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Hair Restoration

When hair loss (medically termed “alopecia”) is present , hair restoration is in high demand. Hair loss is very common among males or females older than 50 years.

The first line of defence would be to determine the hormone levels in blood or saliva to see whether any male or female hormones are missing. If a hormone deficiency is found, this needs to be replaced (thyroid, testosterone, DHEA) by bio-identical hormones. Often this will remedy the situation. However, not every man or woman with hair loss will respond to hormone replacement or medication. Baldness runs in families, so there is a genetic trait that you could have inherited. This leaves those who will want to take advantage of hair restoration.

Microscopic Hair Restauration

Hair Restoration (microscopic hair transplantation shown)


In the past hair transplants were confined to transplanting a hair disc of about 1 cm (=2/5-th of an inch) in diameter of skin from an area with dense hair to an area of alopecia. This method has been refined with a new hair restoration where microscopic skin transplants with only 2 or 3 hair follicles per unit are transferred.

A large number of these units are transferred in one surgical session utilizing an operating microscope (Ref. 9). The advantage of this method is that a very even look is achieved right away compared to the old technique.



1. Habif: Clinical Dermatology, 3rd ed.,1996, Mosby-Year  Book, Inc.

2. The Merck Manual, 7th edition, by M. H. Beers et al., Whitehouse  Station, N.J., 1999. Chapter 117.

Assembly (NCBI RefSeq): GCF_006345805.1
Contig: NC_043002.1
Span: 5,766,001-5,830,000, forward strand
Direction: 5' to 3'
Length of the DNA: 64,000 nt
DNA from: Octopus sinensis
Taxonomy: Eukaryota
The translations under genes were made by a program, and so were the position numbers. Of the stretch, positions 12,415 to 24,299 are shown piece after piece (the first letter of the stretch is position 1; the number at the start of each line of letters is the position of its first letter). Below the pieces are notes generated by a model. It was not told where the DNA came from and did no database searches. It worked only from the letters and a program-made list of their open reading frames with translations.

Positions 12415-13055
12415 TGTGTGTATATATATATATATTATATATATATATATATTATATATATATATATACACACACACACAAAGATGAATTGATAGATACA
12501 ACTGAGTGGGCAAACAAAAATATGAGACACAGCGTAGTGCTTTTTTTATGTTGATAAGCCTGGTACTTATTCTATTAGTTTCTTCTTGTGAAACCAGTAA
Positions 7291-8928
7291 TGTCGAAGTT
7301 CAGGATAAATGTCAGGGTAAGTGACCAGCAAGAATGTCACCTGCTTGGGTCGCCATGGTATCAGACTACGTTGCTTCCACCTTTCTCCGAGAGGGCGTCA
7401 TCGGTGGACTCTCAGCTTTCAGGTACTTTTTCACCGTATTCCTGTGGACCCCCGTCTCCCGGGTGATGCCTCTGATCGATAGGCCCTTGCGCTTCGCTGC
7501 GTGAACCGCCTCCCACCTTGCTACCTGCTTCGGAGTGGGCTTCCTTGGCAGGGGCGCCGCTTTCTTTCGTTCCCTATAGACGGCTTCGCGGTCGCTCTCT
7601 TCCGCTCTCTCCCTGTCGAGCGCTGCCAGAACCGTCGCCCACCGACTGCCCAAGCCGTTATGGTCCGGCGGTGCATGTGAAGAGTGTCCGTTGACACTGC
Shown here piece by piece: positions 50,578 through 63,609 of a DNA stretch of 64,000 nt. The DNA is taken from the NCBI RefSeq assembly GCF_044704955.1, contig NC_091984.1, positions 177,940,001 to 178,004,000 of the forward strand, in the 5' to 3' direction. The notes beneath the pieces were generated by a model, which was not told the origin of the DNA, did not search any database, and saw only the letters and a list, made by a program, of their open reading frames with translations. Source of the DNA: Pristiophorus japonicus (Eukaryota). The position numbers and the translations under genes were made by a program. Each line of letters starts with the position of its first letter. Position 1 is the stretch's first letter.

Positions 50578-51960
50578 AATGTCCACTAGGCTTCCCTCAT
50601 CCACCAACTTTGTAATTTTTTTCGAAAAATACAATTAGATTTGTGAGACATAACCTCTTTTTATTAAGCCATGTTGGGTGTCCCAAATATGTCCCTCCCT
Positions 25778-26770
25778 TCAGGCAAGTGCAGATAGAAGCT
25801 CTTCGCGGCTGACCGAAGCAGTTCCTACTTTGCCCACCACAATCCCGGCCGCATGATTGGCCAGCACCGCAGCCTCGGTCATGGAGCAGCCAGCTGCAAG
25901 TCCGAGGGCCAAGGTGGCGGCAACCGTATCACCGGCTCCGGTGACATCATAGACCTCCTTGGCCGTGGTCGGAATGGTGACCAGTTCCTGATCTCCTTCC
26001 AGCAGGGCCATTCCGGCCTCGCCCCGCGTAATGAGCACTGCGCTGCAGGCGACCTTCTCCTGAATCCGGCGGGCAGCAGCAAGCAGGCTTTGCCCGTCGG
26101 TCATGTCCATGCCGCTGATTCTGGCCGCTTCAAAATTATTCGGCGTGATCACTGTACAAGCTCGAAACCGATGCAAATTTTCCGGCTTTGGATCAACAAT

3. Cotran: Robbins Pathologic Basis of Disease, 6th ed.,1999, W. B.  Saunders Company

4. Noble: Textbook of Primary Care Medicine, 3rd ed., 2001, Mosby,  Inc.

5. Rakel: Conn’s Current Therapy 2001, 53rd ed., 2001, W. B. Saunders  Company

6. Goroll: Primary Care Medicine, 4th ed., 2000, Lippincott Williams &  Wilkins

7. Richard J. Lewis, M.D. at the 42nd Annual St. Paul’s Hosp. CME  Conf., Nov.1996, Vancouver/BC

8. Jerry Shapiro, Prof. Dermatol., UBC, at 45th Annual St. Paul’s Hosp.  CME Conf., Nov.1999, Vancouver/BC

9. D Seager Int J Cosmet Surg Vol 6, No. 1, 1998: 27-31.

10. Townsend: Sabiston Textbook of Surgery, 16th ed.,2000, W. B.  Saunders Company

11. Ferri: Ferri’s Clinical Advisor: Instant Diagnosis and Treatment, 2004 ed., Copyright © 2004 Mosby, Inc.

12. Rakel: Conn’s Current Therapy 2004, 56th ed., Copyright © 2004 Elsevier

Last modified: November 12, 2014

This outline is only a teaching aid to patients and should stimulate you to ask the right questions when seeing your doctor. However, the responsibility of treatment stays in the hands of your doctor and you.